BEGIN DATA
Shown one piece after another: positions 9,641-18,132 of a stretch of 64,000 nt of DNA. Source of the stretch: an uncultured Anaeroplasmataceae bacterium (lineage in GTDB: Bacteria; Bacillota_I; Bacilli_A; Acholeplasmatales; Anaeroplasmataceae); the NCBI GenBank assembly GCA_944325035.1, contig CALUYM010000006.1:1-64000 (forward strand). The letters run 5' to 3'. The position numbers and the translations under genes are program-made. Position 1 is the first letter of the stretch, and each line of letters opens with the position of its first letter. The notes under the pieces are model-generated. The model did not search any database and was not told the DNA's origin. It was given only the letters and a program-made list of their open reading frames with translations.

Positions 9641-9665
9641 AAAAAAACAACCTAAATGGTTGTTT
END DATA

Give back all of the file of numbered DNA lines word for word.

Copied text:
Shown one piece after another: positions 9,641-18,132 of a stretch of 64,000 nt of DNA. Source of the stretch: an uncultured Anaeroplasmataceae bacterium (lineage in GTDB: Bacteria; Bacillota_I; Bacilli_A; Acholeplasmatales; Anaeroplasmataceae); the NCBI GenBank assembly GCA_944325035.1, contig CALUYM010000006.1:1-64000 (forward strand). The letters run 5' to 3'. The position numbers and the translations under genes are program-made. Position 1 is the first letter of the stretch, and each line of letters opens with the position of its first letter. The notes under the pieces are model-generated. The model did not search any database and was not told the DNA's origin. It was given only the letters and a program-made list of their open reading frames with translations.

Positions 9641-9665
9641 AAAAAAACAACCTAAATGGTTGTTT